Music in various folk art forms play an important role in the life of people. It provides the best medium to express their feelings and emotions through these folk art forms. Folkore study comprises of music, songs, dances, dramas, art forms, ballads and musical instruments used for accompanying these folk art forms.
The cultural diversity, the staggering multiplicity of races, the linguistic and ethnic groups, religious and social organisations, agricultural practices, fairs, festivals and seasons account for an incomparable richness of folk traditions in India. These rich, complex, multiayered and multidimensional folk traditions have given place to many sophisticated classical forms. They have all co-existed interdependent and are interrelated. These forms embody man's innate universal desire to express his joys and sorrows. In spite of great variation and multiplicity of themes, forms and styles, folk traditions continue to be distinct category characterized by the overwhelming quality of spontaneity of participation on everyone without an artificial barrier between the actors, performers and the audience.
India has great varieties and differences in both its land and people. India's varied and beautiful landscape includes deserts, tropical forests and low lands, mighty rivers and fertile pains. The people of India belong to may ethnic groups and religions, They speak 18 major languages and more than 1000 minor languages and dialects.
Many ways of life in India have stayed the same for hundred of years. The ancient customs may be seen side by side with latest developments in science and technology. Folk music is the oldest form for expressing the feelings of the people, Scholars opine that Indian classical ragas have originated from the folk tunes. As the language forms the local dialect, in the same manner, the classical ragas have developed through folk tunes. The ultimate relationship between life and music is depicted through folk music. Folk music is the true reflection of the life of the people. Their various activities and phases of life are depicted in their songs, tunes and rhythm. Many emotions and feelings as love, devotion, affection, lamentation, sadness, joy, sorrow, separation, pleasure, etc. have been expressed through songs, dances and music first emerged as part of festivals and religious worship and dramatic arts in India. The oldest archaeological evidence of dance exists in the form of paintings and sculptures dating back from about 2500 B.C. Because of their close links with religious and rituals, dances are mentioned in the Vedas. The subject of may dances are still being drawn from epics such as Ramayana and Mahabharata.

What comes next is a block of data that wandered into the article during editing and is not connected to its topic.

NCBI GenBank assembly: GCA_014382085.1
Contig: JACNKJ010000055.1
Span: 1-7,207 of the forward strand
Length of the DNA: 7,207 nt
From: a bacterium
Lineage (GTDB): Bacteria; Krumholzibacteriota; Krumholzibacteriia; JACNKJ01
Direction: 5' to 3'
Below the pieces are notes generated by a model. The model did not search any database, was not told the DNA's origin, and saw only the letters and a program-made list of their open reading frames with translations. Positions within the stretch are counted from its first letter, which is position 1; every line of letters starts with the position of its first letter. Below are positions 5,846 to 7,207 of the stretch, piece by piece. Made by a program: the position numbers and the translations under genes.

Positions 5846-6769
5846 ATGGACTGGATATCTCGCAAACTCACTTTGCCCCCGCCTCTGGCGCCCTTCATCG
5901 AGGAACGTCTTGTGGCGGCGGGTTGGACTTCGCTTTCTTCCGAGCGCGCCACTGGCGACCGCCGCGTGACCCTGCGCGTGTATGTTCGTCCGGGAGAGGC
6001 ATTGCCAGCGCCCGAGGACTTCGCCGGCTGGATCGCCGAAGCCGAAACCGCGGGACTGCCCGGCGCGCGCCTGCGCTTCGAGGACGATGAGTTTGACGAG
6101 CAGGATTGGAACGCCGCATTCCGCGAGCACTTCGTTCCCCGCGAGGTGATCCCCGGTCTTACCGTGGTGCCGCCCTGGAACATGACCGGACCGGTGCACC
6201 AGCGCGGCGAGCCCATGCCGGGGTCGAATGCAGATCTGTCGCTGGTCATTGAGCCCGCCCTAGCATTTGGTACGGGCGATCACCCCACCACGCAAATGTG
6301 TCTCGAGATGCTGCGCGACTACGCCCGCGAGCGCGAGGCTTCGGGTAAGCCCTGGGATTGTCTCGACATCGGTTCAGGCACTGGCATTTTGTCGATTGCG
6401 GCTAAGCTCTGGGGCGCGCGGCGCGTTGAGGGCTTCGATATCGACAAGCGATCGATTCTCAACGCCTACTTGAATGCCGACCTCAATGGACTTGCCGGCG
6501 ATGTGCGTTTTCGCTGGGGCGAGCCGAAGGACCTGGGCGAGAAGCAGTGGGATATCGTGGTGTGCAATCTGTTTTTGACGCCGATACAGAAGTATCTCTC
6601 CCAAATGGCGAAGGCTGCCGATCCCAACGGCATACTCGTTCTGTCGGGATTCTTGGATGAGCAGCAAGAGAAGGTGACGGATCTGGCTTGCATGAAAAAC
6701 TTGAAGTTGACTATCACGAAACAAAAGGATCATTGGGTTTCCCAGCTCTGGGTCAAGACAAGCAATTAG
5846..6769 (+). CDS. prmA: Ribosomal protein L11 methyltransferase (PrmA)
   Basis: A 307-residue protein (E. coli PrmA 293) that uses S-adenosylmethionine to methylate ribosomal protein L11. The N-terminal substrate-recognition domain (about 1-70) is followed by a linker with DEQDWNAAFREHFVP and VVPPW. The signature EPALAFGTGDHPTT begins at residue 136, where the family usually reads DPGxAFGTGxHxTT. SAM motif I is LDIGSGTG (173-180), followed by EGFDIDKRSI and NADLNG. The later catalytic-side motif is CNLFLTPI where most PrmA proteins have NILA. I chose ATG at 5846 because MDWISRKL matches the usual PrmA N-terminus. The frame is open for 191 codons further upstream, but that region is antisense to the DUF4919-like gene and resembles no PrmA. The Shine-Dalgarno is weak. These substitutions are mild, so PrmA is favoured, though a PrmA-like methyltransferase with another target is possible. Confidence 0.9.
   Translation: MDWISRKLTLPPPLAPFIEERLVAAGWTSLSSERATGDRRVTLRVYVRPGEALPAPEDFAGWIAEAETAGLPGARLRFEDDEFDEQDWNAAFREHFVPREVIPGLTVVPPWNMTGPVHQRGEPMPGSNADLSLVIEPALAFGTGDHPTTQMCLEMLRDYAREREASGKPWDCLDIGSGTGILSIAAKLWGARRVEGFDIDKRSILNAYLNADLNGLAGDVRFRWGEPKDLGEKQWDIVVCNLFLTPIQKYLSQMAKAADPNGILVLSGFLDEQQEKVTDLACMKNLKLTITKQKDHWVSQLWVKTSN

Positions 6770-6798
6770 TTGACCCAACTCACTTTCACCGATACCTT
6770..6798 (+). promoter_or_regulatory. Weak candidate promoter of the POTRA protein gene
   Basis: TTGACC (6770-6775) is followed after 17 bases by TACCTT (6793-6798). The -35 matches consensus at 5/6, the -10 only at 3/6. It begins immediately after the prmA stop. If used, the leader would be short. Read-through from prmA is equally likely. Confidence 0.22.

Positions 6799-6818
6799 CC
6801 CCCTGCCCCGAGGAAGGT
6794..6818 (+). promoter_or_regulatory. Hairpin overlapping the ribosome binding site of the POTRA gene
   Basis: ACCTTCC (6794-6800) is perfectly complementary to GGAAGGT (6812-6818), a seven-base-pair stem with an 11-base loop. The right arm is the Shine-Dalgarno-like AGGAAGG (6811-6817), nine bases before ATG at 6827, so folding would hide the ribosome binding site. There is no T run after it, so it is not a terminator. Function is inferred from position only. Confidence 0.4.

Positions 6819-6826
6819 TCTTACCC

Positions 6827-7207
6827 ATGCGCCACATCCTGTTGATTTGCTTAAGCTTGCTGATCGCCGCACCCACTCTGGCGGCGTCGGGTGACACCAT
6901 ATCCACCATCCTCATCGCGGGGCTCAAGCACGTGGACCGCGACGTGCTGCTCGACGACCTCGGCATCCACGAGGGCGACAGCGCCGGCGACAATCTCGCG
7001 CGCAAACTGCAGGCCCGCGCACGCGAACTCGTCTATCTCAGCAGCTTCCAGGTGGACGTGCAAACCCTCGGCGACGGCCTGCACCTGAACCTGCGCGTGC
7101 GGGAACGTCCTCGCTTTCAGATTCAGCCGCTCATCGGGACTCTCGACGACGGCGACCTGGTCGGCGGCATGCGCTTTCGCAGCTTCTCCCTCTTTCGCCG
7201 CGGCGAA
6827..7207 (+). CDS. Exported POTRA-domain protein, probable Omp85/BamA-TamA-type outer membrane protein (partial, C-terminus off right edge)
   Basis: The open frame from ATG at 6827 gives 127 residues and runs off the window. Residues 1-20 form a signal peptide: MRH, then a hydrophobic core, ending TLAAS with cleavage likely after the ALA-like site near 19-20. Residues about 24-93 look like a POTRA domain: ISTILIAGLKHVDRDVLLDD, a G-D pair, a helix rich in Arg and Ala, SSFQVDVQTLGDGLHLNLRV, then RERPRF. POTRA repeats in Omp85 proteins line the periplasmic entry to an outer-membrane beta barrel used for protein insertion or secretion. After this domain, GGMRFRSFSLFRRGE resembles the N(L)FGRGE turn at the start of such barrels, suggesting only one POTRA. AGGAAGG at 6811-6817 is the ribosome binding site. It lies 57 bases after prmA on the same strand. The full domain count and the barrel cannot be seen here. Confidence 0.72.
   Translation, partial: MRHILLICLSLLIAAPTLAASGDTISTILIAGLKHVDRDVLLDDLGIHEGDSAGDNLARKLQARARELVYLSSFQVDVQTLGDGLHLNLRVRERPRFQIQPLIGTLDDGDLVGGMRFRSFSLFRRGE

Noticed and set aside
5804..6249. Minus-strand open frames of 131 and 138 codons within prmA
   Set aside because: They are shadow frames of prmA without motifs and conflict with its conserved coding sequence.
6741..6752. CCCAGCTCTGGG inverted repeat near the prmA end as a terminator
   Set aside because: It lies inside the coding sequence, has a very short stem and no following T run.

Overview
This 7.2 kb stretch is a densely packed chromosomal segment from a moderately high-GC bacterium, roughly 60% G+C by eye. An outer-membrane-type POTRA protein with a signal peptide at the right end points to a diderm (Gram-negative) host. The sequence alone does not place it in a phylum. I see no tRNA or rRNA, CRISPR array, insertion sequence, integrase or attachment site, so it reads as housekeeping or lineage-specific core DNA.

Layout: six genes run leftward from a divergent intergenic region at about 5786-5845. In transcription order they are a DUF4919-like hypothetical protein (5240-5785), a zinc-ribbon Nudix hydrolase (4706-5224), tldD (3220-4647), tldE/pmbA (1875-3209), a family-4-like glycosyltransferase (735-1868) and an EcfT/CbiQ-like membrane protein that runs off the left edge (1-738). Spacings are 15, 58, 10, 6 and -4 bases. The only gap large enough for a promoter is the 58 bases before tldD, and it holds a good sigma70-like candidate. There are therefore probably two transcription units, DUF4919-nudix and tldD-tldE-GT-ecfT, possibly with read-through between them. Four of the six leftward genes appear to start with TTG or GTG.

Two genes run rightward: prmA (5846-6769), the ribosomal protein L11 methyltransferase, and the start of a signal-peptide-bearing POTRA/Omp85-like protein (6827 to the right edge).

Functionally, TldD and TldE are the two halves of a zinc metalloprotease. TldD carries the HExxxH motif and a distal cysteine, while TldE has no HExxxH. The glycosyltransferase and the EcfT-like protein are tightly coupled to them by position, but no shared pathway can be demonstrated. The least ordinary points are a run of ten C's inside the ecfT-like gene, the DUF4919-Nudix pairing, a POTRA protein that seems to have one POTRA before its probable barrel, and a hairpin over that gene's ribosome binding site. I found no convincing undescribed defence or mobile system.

The Indian sub-continent, despite its many separate states, the folk arts of the region show remarkable unity across both space and time. One unifying factor has been the blending of immigrant population. Another unifying factor is that Indian art, from most of the areas and periods is largely based on religion. It is a single most important link between the various segments of people and their religion. The poignant pathos of forbidden love, the whispering of life and all other subtle emotions are contained in the verses, which are often sung in all the parts of the country. India is a land steeped in folklore, with its ancient civilization, rich cultural heritage, myths, legends, folk-literature and folk music. Only a few countries in the world could come to the level of Indian folklore in their richness, depth and wisdom. All literature, oral or written, springs from life, but oral literature is a better projection of the innermost recesses of the socio-cultural life of a society and its traditions, customs, social values, rites and rituals.
There has been an easy mobility of folklore through pilgrimages, fairs, festivals, rituals and wandering minstrels, Sadhus, Saints and Faqirs. They have played an important role in disseminating these throughout the length and breadth of this country. People of the north visiting the temples in the south and vice-versa carry their folk tales, fold songs, riddles and proverbs with them and there is conspicuous integration. Thus, we find a common pattern in folk literature of different regions from Kashmir to Kanyakumari, of course, with slight regional variations. They are handed over from one generation to another through oral tradition. The grandeur of India depends upon the fact that our culture is composed of so many strands, so many races, so many communities, that have contributed to make our culture what it is and the folk media represent that culture.
It is a matter of great concern that folk culture is dying under the forces of development, urbanization and modernization. Moreover, the technological advances and revolution in electronics have contributed much in corrupting the folk culture. Thus, there is a great need to preserve, document and protect our rich cultural heritage. To get fully acquainted with the essence of folklore, the different areas of folklore must be explored.
Musical features, melody and rhythm form the essential part of the rich cultural milieus. This book presents the musical heritage of folk songs, folk musical instruments, folk dances, folk drama, folk ballads, folk art forms of 29 states of India. It is hoped that this attempt will prove worthy of its cause and will serve as a guideline for the researchers, scholars and readers to acquaint themselves with the folk traditions of India.